Bond proposal to pay for capital projects

City Hall has recommended the issuance of bonds totaling between $1.5 million and $2 million that would be used to pay for ongoing capital projects that the city has been funding this year through its operating budget.

The Waterfront Park bathroom

t City needs to go into debt to pay for several public improvements.

City Hall has recommended the issuance of bonds totaling between $1.5 million and $2 million that would be used to pay for ongoing capital projects that the city has been funding this year through its operating budget.

The practice was explained Wednesday during the first reading of bond ordinance, which would be used to fund park, street and dock improvements. The City Council conscientiously discussed the issue for more than an hour before unanimously passing an amended motion that calls for the city’s Finance Committee to finalize the details of the proposed ordinance next week and then present it during a public hearing scheduled for the Aug. 27 council meeting.

If passed at the meeting, the city would commence selling the bonds two weeks later on Sept. 10.

Finance Director Elray Konkel said all of the improvements were on the original capital projects list that the council approved, adding that there has been confusion about operating costs coming into play.

“Several of these items are draining our operating funds and many of these projects are close to completion,” he said. “We literally have been fronting money with our cash flow. We’ve spent most of the money (to fund the projects) already.”

Councilor Bill Knobloch objected to the city incurring debt to pay for capital projects. “At issue is how long we can keep this up,” he said. “We are doing it every year…paying for capital projects with debt. How long can our revenue support this debt service?”

He added that the city is involved in litigation, “and that has to be factored into our ability to stay out of debt. How much debt are we going to issue, and for what? And what are our future liabilities for things like litigation? I’d like to know before we get further into debt.”

City Administrator Mark Dombroski cut Knobloch short by saying that a discussion concerning litigation should be done in executive session.

The improvements ranged from $14,000 for road improvements between Madison Avenue North and Day Road and $281,777 for the Fort Ward Hill Road reconstruction project.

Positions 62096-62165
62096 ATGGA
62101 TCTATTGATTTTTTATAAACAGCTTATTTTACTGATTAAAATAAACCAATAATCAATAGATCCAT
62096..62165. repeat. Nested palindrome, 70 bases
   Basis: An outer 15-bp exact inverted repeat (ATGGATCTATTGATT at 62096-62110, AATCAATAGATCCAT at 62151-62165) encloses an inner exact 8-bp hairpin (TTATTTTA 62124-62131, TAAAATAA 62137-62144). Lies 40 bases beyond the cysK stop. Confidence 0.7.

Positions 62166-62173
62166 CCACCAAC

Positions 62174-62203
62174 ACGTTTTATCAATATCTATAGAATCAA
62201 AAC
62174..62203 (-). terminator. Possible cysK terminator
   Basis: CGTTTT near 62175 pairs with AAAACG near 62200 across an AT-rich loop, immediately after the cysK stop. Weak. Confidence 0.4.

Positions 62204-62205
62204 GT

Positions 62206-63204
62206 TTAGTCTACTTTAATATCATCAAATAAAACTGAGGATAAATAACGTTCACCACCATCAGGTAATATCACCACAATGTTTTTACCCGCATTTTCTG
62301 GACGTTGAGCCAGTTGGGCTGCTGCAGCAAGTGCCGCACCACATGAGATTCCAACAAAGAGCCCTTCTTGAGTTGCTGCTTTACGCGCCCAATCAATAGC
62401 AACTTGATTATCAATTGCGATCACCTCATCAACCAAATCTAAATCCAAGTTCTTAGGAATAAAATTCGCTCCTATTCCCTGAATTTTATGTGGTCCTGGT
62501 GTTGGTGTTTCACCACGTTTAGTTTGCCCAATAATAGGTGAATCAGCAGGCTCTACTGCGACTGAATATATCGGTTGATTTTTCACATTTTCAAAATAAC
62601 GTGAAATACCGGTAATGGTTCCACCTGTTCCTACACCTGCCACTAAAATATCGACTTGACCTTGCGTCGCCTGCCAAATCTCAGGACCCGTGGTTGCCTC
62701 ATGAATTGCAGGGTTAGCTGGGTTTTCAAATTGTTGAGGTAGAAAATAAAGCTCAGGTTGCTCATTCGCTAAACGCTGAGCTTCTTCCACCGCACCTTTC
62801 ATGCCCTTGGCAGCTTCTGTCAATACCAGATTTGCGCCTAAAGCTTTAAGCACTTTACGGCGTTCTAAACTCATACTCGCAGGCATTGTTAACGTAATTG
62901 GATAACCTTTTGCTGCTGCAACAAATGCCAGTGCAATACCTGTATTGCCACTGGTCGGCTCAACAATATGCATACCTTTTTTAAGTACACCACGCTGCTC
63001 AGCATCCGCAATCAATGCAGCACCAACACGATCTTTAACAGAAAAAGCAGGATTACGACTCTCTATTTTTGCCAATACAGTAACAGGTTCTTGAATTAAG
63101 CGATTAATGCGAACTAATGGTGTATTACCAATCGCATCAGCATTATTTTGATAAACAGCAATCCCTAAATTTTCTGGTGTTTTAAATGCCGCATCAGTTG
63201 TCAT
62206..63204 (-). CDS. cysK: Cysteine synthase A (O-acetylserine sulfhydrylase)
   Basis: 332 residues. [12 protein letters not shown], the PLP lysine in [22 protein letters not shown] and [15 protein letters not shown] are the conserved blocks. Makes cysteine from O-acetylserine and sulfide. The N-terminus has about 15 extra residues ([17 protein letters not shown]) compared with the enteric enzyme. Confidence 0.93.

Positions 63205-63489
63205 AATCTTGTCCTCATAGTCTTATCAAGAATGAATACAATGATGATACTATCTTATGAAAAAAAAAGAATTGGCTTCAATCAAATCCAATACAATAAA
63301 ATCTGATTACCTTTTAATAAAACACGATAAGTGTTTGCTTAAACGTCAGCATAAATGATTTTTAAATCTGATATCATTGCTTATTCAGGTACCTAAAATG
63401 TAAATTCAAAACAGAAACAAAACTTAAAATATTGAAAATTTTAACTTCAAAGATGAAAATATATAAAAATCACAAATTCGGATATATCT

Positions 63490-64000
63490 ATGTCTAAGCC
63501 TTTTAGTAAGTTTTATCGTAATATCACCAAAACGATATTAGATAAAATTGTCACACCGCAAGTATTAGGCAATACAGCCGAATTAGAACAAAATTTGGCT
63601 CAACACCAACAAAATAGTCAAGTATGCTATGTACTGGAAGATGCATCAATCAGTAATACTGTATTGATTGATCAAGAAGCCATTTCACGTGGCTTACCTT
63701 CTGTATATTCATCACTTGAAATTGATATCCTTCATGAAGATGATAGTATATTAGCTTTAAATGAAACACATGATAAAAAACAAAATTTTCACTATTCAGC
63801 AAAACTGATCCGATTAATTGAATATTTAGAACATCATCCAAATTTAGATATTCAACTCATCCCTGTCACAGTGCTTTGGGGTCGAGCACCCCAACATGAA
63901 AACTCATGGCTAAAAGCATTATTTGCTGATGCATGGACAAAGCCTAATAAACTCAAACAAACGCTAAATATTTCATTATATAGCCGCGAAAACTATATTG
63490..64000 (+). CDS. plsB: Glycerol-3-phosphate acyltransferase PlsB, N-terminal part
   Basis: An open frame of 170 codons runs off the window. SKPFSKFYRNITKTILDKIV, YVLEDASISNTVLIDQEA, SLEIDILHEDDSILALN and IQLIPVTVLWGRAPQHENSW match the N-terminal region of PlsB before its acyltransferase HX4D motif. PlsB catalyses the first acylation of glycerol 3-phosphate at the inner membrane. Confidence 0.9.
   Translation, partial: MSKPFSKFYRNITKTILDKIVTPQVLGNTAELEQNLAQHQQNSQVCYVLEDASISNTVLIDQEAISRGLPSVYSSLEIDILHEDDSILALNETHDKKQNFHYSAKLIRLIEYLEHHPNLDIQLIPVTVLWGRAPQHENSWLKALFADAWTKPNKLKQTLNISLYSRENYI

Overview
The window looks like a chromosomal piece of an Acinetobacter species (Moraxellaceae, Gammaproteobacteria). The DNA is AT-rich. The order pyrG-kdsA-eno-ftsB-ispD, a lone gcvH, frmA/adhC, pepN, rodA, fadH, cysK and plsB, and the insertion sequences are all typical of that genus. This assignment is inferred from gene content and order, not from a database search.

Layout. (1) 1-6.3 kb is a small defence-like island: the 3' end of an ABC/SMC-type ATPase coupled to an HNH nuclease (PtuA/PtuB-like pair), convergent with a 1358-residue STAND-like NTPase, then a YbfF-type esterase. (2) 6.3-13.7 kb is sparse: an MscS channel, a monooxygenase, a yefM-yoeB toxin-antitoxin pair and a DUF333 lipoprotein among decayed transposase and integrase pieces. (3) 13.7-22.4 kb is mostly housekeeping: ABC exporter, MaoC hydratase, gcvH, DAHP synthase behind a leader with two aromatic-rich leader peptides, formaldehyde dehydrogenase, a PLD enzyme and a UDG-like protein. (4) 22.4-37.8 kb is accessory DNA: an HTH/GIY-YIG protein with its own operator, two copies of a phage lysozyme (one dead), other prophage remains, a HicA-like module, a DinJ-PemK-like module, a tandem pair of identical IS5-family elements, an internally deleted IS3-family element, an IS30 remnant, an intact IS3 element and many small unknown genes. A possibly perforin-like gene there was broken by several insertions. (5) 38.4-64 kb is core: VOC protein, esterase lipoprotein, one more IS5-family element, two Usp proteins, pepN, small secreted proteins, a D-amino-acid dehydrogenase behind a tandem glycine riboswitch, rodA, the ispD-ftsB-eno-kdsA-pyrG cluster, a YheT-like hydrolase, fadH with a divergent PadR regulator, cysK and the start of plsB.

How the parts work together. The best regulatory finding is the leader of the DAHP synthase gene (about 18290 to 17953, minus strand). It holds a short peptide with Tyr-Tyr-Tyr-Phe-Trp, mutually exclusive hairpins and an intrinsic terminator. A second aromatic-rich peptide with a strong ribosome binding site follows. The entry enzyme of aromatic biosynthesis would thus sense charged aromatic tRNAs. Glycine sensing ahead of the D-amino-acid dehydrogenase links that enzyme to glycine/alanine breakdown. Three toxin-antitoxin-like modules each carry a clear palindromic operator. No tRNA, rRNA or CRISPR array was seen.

Other councilmanic debt included in the proposed bond were: Strawberry Plant Park ($126,650), Eagle Harbor Head of the Bay ($80,500), Senior/Community Center Expansion ($75,000), Public Works Bathroom at O&M ($100,000), December 2007 Storm Road Repairs ($237,311), Rockaway Beach Drive ($250,000), Trail Easement Acquisition ($100,000), Blakely School Road Improvements ($54,192), Open Space Improvements at Nute’s Pond ($56,192), Shoulder Widening on SR305 ($100,000), Waterfront Park Dock Repair ($168,528), Waterfront Park Restrooms ($270,000) and Wilkes School Road Improvements ($111,317).

Konkel said repairs of roads damaged during the December 2007 storm have been taken off the list, and the Senior Center expansion and Rockaway Beach Drive repairs are “both up in the air funding-wise.”

Konkel said that the bond market is in such dire straits that only two firms, “that we are aware of, are offering municipally backed insurance.”

He said that he and his staff have been working with a financial advisor and that Moody’s Investor Service had all of the information, “and has given verbal assurance that our bond rating will hold at 1A, though we don’t have it in writing yet. We also have assurance from a securities firm that we still have a strong underlying rating and that we’re in good shape.”

There was some discussion that since public comment was allowed during the first reading (no one spoke), a public hearing wasn’t legally necessary.

But one council member said they wanted to hear from the public, especially on the Rockaway and Senior Center projects since they might be dropped from the list.

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